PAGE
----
Why Bush Is Not (At Least Thus Far) "Reagan II" -Part I (circa January 11, 2003)

Why Bush Is Not (At Least Thus Far) "Reagan II" - Part II (circa January 12, 2003)

Why Bush Is Not (At Least Thus Far) "Reagan II" -Part III (circa January 12, 2003)

{11} Senator Zell Miller of Georgia is one who has made this prediction about his own party recently.

{12} "Post-Election Potpourri" Dept. (circa November 20, 2004)

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Tuesday, November 23, 2004

Miscellaneous Musings on the Patriot Act and Legislative Reform

this is an audio post - click to play

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Monday, November 22, 2004

The Real Humanists: Revolution from Afghanistan to Iraq (by Victor Davis Hanson circa November 19, 2004)

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Sunday, November 21, 2004

Points to Ponder:

Congratulations to all American people and to our Iraqi people for this great outcome of the American Elections. This was a great statement by the American people; a statement showing the quality and backbone of this people and affirming their worth and qualification as world leaders. Now that this matter has been settled in satisfactory manner, in my humble opinion; we should emphasize that this is no time for division and rancor. Senator Kerry has acted in very dignified manner when he did not allow the matter to drag, and has shown his patriotism and sense of responsibility and awareness that the interests of the country at these times require national unity and putting this election campaign behind our backs to concentrate on the momentous tasks ahead. Yes at times of war and conflict, the unity of the nation and putting higher interests above partisan considerations is the mark of a great people.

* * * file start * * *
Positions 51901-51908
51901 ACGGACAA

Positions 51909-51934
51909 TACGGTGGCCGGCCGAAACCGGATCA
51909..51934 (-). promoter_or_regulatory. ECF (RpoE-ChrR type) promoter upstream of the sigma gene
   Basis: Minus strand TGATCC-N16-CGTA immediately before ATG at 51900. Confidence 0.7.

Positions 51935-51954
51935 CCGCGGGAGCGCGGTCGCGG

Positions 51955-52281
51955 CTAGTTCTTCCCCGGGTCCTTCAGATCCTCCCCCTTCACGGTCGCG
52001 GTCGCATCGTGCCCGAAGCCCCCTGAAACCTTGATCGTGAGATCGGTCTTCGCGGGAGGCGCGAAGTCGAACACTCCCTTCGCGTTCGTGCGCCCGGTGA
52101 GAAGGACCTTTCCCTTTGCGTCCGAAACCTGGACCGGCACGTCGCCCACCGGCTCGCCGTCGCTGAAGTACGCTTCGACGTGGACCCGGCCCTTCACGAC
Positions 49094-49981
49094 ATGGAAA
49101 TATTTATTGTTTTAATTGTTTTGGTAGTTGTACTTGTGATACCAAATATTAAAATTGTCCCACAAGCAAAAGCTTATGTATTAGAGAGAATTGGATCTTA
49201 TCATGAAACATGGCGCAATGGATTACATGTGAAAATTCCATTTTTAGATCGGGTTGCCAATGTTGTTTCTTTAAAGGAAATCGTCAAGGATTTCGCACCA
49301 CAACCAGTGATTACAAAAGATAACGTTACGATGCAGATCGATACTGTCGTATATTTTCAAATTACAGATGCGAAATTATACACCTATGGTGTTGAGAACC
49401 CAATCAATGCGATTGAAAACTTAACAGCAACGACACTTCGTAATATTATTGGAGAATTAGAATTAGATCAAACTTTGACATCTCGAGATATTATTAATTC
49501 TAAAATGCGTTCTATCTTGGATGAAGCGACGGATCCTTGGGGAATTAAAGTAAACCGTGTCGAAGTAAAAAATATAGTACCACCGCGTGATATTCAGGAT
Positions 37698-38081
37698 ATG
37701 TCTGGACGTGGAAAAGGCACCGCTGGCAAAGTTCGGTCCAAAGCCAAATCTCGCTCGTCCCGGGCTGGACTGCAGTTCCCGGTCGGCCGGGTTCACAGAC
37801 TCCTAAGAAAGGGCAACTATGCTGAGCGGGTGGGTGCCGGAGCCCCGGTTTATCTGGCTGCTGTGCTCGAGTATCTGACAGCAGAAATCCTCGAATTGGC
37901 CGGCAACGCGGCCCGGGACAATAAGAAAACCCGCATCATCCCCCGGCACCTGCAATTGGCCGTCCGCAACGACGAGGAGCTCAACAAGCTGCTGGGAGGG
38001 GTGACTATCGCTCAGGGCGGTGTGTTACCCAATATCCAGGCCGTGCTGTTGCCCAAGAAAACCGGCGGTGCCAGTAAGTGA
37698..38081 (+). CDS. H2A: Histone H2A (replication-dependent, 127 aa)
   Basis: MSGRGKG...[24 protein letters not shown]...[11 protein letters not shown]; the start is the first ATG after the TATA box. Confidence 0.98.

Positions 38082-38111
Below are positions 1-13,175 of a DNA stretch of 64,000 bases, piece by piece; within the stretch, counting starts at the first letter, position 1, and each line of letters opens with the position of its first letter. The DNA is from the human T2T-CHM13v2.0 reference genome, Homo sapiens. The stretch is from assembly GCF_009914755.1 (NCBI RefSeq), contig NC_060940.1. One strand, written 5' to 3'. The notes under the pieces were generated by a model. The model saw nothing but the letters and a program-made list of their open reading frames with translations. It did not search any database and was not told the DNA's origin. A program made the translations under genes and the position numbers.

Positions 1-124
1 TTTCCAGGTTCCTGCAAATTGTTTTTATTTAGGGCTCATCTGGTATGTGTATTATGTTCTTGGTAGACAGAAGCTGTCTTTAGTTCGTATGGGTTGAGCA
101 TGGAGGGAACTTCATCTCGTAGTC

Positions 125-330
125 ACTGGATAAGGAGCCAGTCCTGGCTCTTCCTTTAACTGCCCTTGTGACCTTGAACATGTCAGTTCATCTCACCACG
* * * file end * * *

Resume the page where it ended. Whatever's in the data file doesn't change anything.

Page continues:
All those who have been following my blog from the start should know how I feel towards El Bush, the Avenger, the Lion-Heart and I cannot hide my happiness for this outcome, purely from a personal feeling of gratitude for what he has done for us, despite all the pain and hardships that we suffered and still do. But the objective is so great and so important that all sacrifices and difficulties pale when contemplating the benefits and goals that are hoped for.

And now that we have this campaign behind us, it is time to roll up our shirt sleeves and attend to the urgent business ahead. We are liberated from electoral worries and can start talking business. So for the near future I plan to tell you some of my ideas in plain and frank terms in the hope of stimulating a serious debate about how to win this war and achieve the desired objectives.

Meanwhile I don’t want to spoil this sublime moment; and raise my hand in military salute to honor our great Allied American people and their fighting men and women, who have demonstrated their true fiber and true worth through civilized democratic choice.

Hail the People’s Republic of the United States of America. It is you who have the right to use such a title and no one else. [Alaa: Excerpt from his weblog The Mesopotamian (circa November 3, 2004)]